local features

Ben Meyer/WXPR

On Tuesday, high school junior Mariah Freeman watched water drip through a filter she designed and constructed.

“We’re going to take the filter we’ve made, and we’re going to pour that water through it, and then retest the water in the new bottle,” Freeman explained.

Freeman and her classmates in Cheryl Esslinger’s Earth and Environmental Systems class at Rhinelander High School were simply trying to filter vinegar out of the water and balance its acidity.

Wisconsin Historical Society

In the early twentieth century, it was a risky undertaking to dream of a greenhouse and flower business in a northern logging and lumbering town like Rhinelander. Peter Philipp not only dreamed about it, he successfully built one of Rhinelander’s oldest downtown businesses.

Greg Matzke

Perhaps more than any other fish, northern Wisconsin identifies with the walleye.

But walleye populations in many local lakes have been struggling.            

Some are even at risk of disappearing completely, as the populations are no longer naturally reproducing.

Fisheries biologists have had to get creative to try to address the problem, and they’re doing it in different ways in different parts of the Northwoods.

The Minocqua chain is a prime example.

Wisconsin Historical Society

Another gun deer season has come and gone, and hunters are talking about the fall harvest. Harvest is a pastoral term that sounds odd when used in reference to hunting, so in this week’s Northwoods Moment in History, local historian Gary Entz explores usage of the term and where it comes from.

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When you stay at a hotel, you can reuse dirty towels and sheets to help the hotel save water. In this week’s Wildlife Matters, the Masked Biologist ponders the value or need to voluntarily help hotels save water.

levysheetmusic.mse.jhu.edu

One of the nicknames given to soldiers in the First World War was “Sammy.”  During the holiday season of 1917, people in the Northwoods were encouraged to support the troops by becoming a “Sammy Backer.”  What was a Sammy Backer?

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Are you doing everything you can to keep toxic heavy metals away from your family and out of the environment? In this week’s Wildlife Matters the Masked Biologist takes aim at the use of lead ammunition.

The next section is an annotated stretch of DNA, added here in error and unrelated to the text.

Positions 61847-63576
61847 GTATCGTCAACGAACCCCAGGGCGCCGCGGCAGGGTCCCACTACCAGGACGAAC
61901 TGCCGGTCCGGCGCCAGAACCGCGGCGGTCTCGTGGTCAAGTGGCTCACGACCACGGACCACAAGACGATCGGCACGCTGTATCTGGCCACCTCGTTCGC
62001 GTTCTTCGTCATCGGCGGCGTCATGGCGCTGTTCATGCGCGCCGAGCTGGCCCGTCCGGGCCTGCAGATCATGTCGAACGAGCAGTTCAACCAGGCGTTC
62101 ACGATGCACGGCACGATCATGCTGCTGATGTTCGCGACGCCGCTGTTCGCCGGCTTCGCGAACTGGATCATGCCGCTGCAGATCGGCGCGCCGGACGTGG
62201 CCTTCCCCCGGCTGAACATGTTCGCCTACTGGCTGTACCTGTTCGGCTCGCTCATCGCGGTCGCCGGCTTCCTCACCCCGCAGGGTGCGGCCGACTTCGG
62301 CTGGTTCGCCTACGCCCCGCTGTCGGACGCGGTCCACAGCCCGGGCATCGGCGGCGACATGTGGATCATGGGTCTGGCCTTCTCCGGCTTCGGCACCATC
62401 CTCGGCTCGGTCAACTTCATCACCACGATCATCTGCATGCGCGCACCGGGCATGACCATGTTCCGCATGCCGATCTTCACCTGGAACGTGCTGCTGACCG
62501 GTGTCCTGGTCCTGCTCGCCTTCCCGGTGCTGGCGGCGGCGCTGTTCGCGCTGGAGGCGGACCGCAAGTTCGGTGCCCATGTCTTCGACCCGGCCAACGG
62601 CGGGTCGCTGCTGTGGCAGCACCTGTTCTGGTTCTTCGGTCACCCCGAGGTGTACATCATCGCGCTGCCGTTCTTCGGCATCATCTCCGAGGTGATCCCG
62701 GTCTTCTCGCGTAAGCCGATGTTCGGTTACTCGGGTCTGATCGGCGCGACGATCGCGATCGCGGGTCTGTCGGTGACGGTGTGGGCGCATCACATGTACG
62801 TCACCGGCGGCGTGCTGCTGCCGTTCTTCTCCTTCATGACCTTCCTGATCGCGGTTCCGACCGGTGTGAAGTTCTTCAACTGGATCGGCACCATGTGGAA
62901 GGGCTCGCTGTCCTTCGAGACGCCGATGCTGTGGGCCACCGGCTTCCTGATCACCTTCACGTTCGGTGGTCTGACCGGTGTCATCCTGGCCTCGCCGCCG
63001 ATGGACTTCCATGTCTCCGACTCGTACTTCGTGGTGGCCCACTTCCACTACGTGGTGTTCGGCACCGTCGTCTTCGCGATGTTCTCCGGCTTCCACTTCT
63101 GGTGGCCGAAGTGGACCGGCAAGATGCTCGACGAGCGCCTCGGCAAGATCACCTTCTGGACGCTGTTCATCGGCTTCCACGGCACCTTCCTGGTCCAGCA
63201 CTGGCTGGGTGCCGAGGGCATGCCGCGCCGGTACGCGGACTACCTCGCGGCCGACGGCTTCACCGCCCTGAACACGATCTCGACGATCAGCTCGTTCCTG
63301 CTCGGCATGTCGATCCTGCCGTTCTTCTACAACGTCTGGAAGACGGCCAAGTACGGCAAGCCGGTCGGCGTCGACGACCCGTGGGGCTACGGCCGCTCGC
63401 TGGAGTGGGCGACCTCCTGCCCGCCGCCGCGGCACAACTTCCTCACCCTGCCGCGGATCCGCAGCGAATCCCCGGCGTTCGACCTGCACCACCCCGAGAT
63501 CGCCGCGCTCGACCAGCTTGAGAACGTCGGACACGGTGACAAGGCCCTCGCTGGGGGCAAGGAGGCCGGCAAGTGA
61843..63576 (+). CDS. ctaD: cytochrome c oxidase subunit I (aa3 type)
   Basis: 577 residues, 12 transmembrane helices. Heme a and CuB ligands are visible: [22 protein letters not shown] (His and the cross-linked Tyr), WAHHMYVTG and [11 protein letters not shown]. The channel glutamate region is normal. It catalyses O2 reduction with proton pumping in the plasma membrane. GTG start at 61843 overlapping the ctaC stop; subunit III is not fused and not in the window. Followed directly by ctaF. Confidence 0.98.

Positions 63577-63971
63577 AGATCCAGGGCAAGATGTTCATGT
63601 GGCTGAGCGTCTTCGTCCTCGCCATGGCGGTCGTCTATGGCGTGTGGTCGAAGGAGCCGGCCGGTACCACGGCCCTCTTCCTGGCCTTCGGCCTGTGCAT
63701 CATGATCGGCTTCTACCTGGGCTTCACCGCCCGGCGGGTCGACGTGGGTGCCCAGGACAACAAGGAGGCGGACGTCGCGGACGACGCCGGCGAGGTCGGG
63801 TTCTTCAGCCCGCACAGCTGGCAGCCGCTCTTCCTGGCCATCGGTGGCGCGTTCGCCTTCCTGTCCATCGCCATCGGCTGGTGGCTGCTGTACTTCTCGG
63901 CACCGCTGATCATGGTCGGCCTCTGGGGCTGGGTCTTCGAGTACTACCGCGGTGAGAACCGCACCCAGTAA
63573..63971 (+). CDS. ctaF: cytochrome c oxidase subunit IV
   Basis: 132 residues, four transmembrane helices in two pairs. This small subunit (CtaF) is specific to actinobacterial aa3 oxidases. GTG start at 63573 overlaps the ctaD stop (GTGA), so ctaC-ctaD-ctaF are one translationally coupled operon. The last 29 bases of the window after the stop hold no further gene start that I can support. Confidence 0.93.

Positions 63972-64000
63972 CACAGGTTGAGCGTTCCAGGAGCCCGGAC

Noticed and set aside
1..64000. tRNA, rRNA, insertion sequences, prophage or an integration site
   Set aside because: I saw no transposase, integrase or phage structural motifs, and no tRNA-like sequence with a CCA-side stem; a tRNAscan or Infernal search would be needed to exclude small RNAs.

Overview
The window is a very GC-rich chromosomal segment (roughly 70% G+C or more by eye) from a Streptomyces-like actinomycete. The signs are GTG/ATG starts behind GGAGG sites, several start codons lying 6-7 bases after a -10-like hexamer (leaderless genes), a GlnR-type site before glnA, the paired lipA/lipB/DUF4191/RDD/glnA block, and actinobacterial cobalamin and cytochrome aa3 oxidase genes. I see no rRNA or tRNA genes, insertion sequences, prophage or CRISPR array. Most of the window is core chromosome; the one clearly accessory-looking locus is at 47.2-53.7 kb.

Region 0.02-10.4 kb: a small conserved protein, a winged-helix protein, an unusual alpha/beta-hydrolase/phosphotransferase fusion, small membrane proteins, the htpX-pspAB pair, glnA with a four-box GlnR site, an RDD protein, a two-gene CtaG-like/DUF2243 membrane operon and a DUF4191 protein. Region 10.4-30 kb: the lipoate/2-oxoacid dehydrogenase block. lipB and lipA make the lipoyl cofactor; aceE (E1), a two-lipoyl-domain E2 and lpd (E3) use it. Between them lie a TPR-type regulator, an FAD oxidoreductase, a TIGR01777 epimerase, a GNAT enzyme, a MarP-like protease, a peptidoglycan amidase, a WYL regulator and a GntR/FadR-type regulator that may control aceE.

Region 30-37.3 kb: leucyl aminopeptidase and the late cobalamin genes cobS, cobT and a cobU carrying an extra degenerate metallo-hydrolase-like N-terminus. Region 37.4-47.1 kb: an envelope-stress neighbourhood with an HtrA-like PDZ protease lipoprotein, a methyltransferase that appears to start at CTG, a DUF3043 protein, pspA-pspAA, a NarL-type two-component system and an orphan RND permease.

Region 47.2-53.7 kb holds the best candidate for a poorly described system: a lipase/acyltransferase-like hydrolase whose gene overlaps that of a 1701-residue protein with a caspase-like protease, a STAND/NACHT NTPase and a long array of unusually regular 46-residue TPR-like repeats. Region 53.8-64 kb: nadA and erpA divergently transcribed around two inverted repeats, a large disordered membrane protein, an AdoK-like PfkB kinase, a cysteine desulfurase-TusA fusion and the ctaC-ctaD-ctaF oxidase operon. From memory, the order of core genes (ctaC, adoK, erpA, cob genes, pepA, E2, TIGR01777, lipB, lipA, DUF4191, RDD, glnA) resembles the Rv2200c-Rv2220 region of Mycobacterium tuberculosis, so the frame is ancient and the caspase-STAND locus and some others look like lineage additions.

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Recent Study Finds that Lessons from Tribal Forestlands could Help to Improve the Health of Public Forests in the Northwoods.

Jim Skibo has the story

Ben Meyer/WXPR

In the late 1990s, when Patrick Taylor moved back to his Merrill hometown, he bought a house on the water.

It was one of more than a hundred homes on a mill pond created by the old Ward paper mill dam.

“It was a great area for duck hunting,” Taylor said.

Other people on the water fished, swam, or canoed.

Then, Taylor learned the water was about to disappear.

“The day after we closed on the house, they announced the removal of the dam,” he said in an interview this week.

Wisconsin Historical Society

Buffalo Bill’s Wild West and Congress of Rough Riders was one of the most famous touring shows in American history.  When Buffalo Bill’s Wild West Show toured the Northwoods in 1900, one of his performers fell in love with the area and decided he wanted to call it home. 

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This is the time of year when mice invade your home. Well maybe not yours, but definitely the home of the Masked Biologist, as he shares in this week’s Wildlife Matters.

Ben Meyer/WXPR

Jim and Ruth Brennan thought the days of iron ore mining in northern Wisconsin were over.

So when Gogebic Taconite started drawing up plans about earlier this decade for a massive mine near their home in southern Ashland County, they were surprised, to say the least.

“A three- or four-mile ditch that would actually come within about a mile of our house,” said Jim Brennan.

Jim and Ruth live in the town of Morse, near Mellen and Copper Falls State Park.

Their unique house overlooks Lake Galilee.

Library of Congress

Buffalo Bill’s Wild West and Congress of Rough Riders was one of the most famous touring shows in American history.  What few people today remember is that Buffalo Bill Cody brought his show to the Northwoods and thrilled the local area with feats of skill and daring.

Image from Pixabay

Earlier this summer, parts of the forested North were devastated by wind storms and tornadoes, and work to clean up the aftermath is ongoing.

In this week’s Wildlife Matters, the Masked Biologist reminds us that while it is tragic to see trees broken and lying down, sometimes messed is best for wildlife species.

Ben Meyer/WXPR

Records of water levels on many Northwoods lakes often only go back a few decades, if they exist at all.

But one researcher has figured out a way to see the story of lakes going back hundreds of years.

That history, and a clue about the future, is as simple as tree rings themselves.

“We’re proposing using these trees as an Excel spreadsheet, as a way to get at [the history of] these lake levels,” said Dom Ciruzzi, a UW-Madison graduate student working at Trout Lake Station in Boulder Junction.

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